• In an editorial at the L.A. Times, Princeton University provost Christopher Eisgruber studies how Roe v. Wade has changed the Supreme Court nomination process and writes that President Obama will have a difficult time replacing the “quirky jurisprudence” and “imaginative independence” of Justice Stevens, the “last justice appointed before the abortion debate changed the Court.”
  • An editorialist at the New Jersey Star-Ledger calls the rhetoric of criticizing so-called “activist judges” a “ritual rhetorical clash that does neither party credit,” and the author opines that since President Obama will likely choose a nominee as liberal as Justice Stevens, “[t]here would be no justification for the Republicans to block a nominee” on the basis of ideology.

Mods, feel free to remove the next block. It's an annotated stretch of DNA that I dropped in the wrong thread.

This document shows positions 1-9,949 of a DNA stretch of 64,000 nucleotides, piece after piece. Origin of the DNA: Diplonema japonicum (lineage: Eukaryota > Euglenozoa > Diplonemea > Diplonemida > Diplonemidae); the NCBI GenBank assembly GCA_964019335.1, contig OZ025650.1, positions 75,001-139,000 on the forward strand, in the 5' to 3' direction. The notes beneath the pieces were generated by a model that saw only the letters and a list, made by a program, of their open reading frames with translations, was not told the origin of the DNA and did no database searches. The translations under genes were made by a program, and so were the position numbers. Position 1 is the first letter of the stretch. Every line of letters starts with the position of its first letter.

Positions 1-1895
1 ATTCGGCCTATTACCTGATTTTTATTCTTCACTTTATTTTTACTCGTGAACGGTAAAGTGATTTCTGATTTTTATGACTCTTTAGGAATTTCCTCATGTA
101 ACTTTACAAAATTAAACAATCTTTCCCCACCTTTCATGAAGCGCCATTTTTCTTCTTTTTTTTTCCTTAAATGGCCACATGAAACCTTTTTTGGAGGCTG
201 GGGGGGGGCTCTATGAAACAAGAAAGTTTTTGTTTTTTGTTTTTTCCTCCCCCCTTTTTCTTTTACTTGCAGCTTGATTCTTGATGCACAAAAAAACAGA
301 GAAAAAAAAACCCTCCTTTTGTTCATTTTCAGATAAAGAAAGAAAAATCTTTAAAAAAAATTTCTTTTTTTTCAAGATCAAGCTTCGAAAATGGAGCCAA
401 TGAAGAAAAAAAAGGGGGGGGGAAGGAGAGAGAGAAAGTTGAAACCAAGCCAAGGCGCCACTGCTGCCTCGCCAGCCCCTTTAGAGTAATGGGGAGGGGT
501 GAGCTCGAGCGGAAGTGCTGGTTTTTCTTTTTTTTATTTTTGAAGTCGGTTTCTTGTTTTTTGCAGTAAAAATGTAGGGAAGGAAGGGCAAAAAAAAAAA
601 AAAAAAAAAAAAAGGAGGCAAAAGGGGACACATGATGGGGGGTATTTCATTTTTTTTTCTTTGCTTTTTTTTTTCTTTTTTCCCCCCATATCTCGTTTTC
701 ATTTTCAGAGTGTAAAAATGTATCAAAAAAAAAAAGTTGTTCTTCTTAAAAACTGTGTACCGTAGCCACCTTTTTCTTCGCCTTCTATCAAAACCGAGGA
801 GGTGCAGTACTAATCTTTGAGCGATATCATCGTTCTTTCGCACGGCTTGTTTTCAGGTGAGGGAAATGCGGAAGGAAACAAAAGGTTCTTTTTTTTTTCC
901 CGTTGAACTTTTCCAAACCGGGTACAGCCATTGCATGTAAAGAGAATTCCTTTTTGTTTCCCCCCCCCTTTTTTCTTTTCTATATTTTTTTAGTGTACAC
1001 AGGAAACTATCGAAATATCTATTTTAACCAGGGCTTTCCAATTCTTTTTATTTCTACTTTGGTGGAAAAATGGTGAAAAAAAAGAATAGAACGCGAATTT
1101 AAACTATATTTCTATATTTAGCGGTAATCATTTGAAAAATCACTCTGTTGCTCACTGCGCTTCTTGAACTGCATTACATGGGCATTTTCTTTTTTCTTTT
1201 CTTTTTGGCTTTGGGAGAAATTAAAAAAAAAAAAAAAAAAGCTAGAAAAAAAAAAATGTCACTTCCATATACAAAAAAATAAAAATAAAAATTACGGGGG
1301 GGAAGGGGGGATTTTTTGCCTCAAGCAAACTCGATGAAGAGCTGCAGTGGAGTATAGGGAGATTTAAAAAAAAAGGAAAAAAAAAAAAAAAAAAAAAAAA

• At the Christian Science Monitor’s Mises Economics Blog, Gary Galles quotes from the Founding Fathers in calling for a return to the principle of the Court as a defender of individual liberties against “encroachment…by an overbearing national government.”
  • David Lat of Above the Law asserts that former President Clinton’s recent comments may indicate his support for the nomination of Elena Kagan to the Court this summer.


  • Mark Sherman of the AP covers Justice Stevens’ ninetieth birthday and draws comparisons between the justice and the Court’s only other nonagenarian, Justice Holmes.  Mike Sacks of First One @ One First takes a humorous look at yesterday’s proceedings in CLS in light of the justice’s birthday.
  • The AP also briefly highlights the Court’s granting of cert. in Staub v. Proctor Hospital.
  • An editorialist at The New York Times discourages the Court from hearing Republican National Committee v. FEC, writing that the justices should not “compound [the] mistake” of Citizens United v. FEC by striking down the standing ban on “soft money” contributions.